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Havanese Survives Leptospirosis at Foster Hospital
Frank’s attentive owners and doctors helped put him on the road to recovery
January 6, 2022

Beth Vissers realized something was off with her 10-year-old Havanese, Frank, earlier this fall. After he vomited two nights in a row and was unusually quiet, Ms. Vissers took him to their veterinarian near Saxtons River, Vermont.

Bloodwork showed high kidney values, so the vet referred Frank to the Small Animal Veterinary Emergency & Specialty Hospital (SAVES) in Lebanon, New Hampshire. He was transferred to the Burlington Emergency Clinic for an ultrasound and more tests, which came out negative for Lyme disease, but positive for Leptospirosis, a potentially fatal bacterial disease contracted through standing water. The diagnosis came as a surprise to the Vissers, since it’s not recommended as a core vaccine by all veterinarians.

Concerned with Frank’s elevated kidney values, Ms. Vissers researched dialysis

availability in New England and came upon Foster Hospital for Small Animals at Tufts University. After calling Foster Hospital, she and her husband drove through the night to Grafton, arriving at Foster Hospital at 5 a.m. the next morning.

“Unfortunately we see Leptospirosis frequently,” said Dr. Colleen Bourque, resident at Foster Hospital. “This past year we’ve seen many cases due to the wet summer and fall. We often have cases referred to us for dialysis secondary to kidney failure from Leptospirosis.”

Dr. Bourque treated Frank with antibiotics, IV fluids, and anti-nausea medications, eventually adding in antacids, blood pressure medications, and appetite stimulants since he was reluctant to eat.

“With early and aggressive treatment, prognosis can be excellent,” said Dr. Bourque. “Many dogs can return to either normal kidney function or have some residual lingering kidney disease that we need to manage going forward. Unfortunately, there's no telling how well they'll do at the time of diagnosis, it really depends on how they respond to treatment.”

Frank spent six days at Foster Hospital before being released. Dr. Bourque contacted the Vissers daily with updates.

“Dr. Bourque was wonderful, really truthful with us and very reassuring,” said Ms. Vissers. “She always had her eye on his whole system, not just the kidneys.”

After two days at home, the Vissers brought Frank back to Foster Hospital worried he was not thriving. After three more days in the hospital, he became well enough to return home.

“We knew we had him in a place where they would do whatever they needed within reason,” said Ms. Vissers. “If he didn’t stand a good chance of recovery, we didn’t want him to go through a lot of discomfort, but he quickly began to recover.”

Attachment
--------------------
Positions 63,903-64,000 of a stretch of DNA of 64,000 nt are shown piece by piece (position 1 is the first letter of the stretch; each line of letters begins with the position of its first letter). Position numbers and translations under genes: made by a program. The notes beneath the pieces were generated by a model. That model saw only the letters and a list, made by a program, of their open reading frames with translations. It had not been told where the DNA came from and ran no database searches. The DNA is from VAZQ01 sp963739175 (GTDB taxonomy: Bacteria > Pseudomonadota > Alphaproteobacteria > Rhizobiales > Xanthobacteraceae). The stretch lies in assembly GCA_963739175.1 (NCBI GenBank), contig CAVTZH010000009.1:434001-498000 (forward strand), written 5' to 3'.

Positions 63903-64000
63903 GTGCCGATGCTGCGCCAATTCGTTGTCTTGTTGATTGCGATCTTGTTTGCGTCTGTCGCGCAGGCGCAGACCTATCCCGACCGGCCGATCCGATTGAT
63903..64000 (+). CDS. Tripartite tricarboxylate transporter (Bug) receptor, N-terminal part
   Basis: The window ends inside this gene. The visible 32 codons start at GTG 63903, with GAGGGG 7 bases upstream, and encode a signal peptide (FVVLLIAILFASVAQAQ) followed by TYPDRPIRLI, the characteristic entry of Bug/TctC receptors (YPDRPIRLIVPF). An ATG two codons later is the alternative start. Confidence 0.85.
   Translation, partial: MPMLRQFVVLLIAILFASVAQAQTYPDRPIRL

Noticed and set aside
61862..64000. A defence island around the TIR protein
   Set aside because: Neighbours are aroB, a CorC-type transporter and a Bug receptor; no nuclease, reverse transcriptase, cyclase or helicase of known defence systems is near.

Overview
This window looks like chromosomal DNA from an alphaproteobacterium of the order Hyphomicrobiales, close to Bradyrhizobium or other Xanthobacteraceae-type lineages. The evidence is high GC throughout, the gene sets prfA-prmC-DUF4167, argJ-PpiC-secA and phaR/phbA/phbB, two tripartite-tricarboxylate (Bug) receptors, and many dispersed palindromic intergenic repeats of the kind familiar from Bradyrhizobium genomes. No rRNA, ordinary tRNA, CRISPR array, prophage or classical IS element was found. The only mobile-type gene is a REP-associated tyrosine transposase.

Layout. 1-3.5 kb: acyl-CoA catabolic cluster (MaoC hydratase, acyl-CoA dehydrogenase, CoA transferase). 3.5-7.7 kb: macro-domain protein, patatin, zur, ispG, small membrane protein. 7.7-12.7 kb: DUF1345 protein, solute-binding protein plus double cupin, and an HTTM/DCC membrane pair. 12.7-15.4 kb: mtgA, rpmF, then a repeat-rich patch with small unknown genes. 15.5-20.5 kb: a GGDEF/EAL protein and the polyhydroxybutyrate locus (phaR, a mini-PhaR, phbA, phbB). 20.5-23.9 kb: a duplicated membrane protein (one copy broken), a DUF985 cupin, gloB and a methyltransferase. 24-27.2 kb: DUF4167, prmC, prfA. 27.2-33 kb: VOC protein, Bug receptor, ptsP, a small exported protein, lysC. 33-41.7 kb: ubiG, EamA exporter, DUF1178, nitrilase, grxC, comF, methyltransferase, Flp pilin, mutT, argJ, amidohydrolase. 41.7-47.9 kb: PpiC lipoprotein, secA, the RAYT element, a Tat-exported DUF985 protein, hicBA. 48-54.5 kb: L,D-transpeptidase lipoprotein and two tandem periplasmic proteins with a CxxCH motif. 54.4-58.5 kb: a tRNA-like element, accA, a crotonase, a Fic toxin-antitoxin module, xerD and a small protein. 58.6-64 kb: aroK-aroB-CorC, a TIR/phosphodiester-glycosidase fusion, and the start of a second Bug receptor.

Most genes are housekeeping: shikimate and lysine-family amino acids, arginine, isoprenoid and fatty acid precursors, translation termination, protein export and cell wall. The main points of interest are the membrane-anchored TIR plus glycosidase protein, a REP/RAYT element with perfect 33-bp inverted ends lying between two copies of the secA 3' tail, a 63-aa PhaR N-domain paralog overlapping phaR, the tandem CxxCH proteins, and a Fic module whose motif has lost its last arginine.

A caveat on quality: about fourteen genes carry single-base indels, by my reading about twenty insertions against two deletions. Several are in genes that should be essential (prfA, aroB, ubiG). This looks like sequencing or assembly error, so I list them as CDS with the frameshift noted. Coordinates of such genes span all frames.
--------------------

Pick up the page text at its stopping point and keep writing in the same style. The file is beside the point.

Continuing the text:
Frank’s symptoms continued to subside, with his kidneys currently at near normal levels. He seems to be getting back to his old self, with his appetite returning and his playfulness.

“Sometimes he’s very rambunctious, wants to play, and eats well, and other times he’s not. It’s a cycle,” Ms. Vissers said.

She was especially touched by everyone she came in contact with at Foster Hospital.

“The students that called me with reports and brought him out to us were amazing and very attentive,” she said. “Dr. Bourque was always careful in her prognosis. She didn’t try to make it more promising than it appeared to be. My overall impression of the whole care and comfort we received from Foster was great.”

Dr. Bourque will continue to monitor Frank as his kidneys recover, but his prognosis is “very good.”

What is leptospirosis?

  • Leptospirosis is a disease caused by a bacterium (genus Leptospira) that can adversely affect your dog and be transmitted to humans.
  • Wildlife (raccoons, skunks, foxes, and rodents [mice, rats, moles]) carry these bacteria that are shed in their urine.
  • Dogs can become infected by coming in contact with the urine from wildlife or contaminated water or soil.
  • The disease can rapidly become life-threatening to dogs, targeting kidneys, liver, blood vessels, but also lungs and heart.


2021 has been a particularly warm and wet year, an ideal environment for leptospirosis bacteria to thrive. Also, this has been a great acorn year, so all the wildlife are stocking up for winter and moving through backyards. This is the reason we see an increase in cases in the fall and early winter.

How can you protect your dog?

  • All dogs are considered at risk in our area.
  • The leptospirosis vaccination can prevent disease and will protect your dog from severe illness.
  • Make sure your dog has a current leptospirosis vaccine (two initial doses 2 weeks apart, with a booster once a year thereafter).

Please contact your primary care veterinarian for further recommendations and assistance.